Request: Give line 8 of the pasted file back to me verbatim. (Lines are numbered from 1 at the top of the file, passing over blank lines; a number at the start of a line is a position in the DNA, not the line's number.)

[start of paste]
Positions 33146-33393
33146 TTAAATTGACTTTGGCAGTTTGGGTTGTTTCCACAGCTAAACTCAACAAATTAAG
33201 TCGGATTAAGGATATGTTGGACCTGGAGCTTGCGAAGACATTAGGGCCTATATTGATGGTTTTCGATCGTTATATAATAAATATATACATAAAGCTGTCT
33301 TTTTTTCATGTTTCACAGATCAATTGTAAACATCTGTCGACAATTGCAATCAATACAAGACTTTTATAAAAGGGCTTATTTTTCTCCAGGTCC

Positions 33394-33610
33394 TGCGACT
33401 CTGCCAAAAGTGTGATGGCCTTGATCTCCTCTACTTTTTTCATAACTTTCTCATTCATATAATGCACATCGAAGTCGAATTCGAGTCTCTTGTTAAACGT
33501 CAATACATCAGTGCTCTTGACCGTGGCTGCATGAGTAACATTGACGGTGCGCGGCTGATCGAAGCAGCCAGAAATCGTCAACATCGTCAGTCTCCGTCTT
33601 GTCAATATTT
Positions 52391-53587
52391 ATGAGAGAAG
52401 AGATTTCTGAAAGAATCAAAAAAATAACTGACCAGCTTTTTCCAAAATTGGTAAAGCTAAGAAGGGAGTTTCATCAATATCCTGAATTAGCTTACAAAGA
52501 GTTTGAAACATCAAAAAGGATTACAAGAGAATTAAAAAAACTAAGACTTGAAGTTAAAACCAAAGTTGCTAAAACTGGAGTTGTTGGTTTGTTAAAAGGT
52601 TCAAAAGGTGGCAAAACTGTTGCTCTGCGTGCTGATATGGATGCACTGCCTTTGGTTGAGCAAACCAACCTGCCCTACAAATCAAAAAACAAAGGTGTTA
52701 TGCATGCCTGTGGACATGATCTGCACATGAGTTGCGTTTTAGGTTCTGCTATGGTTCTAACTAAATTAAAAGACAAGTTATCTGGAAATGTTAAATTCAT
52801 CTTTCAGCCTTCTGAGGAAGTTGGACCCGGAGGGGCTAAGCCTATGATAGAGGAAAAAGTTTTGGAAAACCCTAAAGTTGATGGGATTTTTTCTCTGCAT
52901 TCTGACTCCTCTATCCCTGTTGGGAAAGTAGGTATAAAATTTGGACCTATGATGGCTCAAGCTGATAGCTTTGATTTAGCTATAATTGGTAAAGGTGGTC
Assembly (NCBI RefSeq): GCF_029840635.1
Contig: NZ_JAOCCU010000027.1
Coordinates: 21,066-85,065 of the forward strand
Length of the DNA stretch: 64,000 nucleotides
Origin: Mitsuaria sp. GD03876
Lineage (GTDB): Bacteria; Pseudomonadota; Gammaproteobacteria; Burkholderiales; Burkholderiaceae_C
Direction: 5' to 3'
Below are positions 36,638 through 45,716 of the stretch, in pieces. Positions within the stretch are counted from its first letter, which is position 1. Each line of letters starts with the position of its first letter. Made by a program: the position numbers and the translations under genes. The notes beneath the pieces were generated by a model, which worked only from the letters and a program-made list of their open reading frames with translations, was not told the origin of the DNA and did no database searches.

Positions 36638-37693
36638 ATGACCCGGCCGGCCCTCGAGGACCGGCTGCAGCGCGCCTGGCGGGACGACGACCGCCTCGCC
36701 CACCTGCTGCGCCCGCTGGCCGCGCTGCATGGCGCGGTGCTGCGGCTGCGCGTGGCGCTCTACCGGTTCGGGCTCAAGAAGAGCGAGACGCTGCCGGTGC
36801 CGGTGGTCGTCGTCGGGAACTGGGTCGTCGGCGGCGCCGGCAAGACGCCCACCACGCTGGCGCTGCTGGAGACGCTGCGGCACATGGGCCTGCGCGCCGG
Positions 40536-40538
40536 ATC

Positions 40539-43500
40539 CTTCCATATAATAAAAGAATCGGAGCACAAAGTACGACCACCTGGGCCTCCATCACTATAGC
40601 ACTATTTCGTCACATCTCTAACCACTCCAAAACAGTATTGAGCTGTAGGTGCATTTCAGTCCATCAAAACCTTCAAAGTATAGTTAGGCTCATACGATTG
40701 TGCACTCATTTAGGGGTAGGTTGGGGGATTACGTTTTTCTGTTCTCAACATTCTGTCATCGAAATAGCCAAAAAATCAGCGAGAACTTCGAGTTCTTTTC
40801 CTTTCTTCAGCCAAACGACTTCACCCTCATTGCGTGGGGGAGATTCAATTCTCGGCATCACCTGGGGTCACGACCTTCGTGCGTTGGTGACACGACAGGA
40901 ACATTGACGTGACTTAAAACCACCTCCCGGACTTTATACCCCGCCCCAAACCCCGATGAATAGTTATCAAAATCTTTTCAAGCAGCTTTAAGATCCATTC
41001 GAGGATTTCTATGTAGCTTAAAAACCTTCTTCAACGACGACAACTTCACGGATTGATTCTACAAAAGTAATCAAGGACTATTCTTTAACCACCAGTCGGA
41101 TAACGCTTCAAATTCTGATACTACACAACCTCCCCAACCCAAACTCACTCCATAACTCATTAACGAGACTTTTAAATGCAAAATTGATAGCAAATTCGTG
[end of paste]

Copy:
33501 CAATACATCAGTGCTCTTGACCGTGGCTGCATGAGTAACATTGACGGTGCGCGGCTGATCGAAGCAGCCAGAAATCGTCAACATCGTCAGTCTCCGTCTT